Nicole Kidman has gone from ingenue to serious dramatic actress (and has an Oscar and Emmy to prove it). Coming up, she stars alongside Russell Crowe in ‘Boy Erased’ (in theaters Nov 2) where actress brings her signature humanity and heart. Of his fellow Australian co-star, Crowe says, “I waited a long time to be married to Nicole.”
Here for Marie Claire, Kidman opens up combating fear, her philosophy on giving back, her conflicts with male directors in the #MeToo era, and much more.
On whether she’s ruled by her heart or her head as an artist: “I always say I’m a pretty even mix, but I’m probably dominated by [my heart]. If you don’t come from a feeling place, you just end up with an enormous amount of technique. I have this [brains], but that can be overruled. It fluctuates too. I have a strong sexuality. It’s a huge part of who I am and my existence.”
On her feminist roots: “We’d get teased in school: ‘Oh your mom is so radical.’ At the time we’d roll our eyes and be embarrassed. But my sister and I are both advocates now. It was an incredible gift to be given.”
On combating fear: “…I was raised by stoics. It’s a philosophy, a way of behaving and being in the world, which I kind of don’t have. I have a little bit of it, but I have far more of, like, ‘Oh my God, how am I going to get through this? …I can’t get up! I think once you have children, your resilience is built, and your ability to go, ‘OK, I can’t wallow…”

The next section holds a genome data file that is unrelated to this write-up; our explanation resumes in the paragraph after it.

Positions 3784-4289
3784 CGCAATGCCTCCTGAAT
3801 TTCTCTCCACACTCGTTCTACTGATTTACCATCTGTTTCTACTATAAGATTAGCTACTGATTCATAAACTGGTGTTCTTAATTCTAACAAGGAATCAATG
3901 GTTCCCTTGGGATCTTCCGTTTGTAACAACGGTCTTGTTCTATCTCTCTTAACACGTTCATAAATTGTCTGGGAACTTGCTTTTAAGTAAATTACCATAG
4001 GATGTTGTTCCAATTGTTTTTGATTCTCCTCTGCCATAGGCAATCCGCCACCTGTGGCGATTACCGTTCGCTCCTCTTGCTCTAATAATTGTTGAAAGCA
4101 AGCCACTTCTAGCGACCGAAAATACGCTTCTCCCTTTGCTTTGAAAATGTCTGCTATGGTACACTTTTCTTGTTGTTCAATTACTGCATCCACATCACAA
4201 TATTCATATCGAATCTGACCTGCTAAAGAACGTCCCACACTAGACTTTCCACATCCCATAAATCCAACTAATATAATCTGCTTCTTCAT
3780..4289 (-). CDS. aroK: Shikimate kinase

On her philosophy of giving back: “The day after I won [the Emmy for Big Little Lies], I was in San Francisco doing a fundraiser for domestic violence. It’s probably the Catholic in me, but as soon as there’s some sort of glory or you receive something, you then have got to immediately counteract it with giving back.”
On her conflicts with male directors accused of sexual misconduct: “I look at those films that Polanski made, and they’re amazing. I’m sort of navigating through it myself with my own moral compass. What do you do? Do you ban it? Or see it as art? Or judge it in this time looking back at that time? I have no answer.” (source)
Click here to view last year cover featuring Taraji P. Henson, here to view 2016 cover featuring Kate Hudson, here to view 2015 cover featuring Sienna Miller, here to view 2014 cover featuring Ariana Grande, here to view last year cover featuring Vanessa Hudgens, here to view 2012 cover featuring Gwen Stefani, here to view 2011 cover featuring Reese Witherspoon, here for 2010 cover with Katie Holmes, and here for 2009 cover with Drew Barrymore and Ellen Page.
At 21, Zendaya has never been shy about using her voice, whether she’s calling the shots at Disney or clapping back on social media. For Marie Claire US’ September 2018 issue, she opens up to Janet Mock about re-rewriting the Hollywood narrative, inspiring others to do the same, stepping out of her Disney comfort zone, and how she deals with rejection.
She wears Max Mara coat and Chanel earrings on the cover photographed by Thomas Whiteside with styling by Joseph Errico. Hair and makeup by Larry Sims and Allan Avendano.
On stepping out of her comfort zone, from Disney to feature films:
“…I’m coming from this very different world of Disney. Having been consistently on a TV show, I felt stagnant. Not having that anymore, I am being seen as a real actress, doing what makes me feel pushed and motivated. I don’t necessarily think comfort is always the best place to live in. I’ve really found the power in just doing what makes me happy.”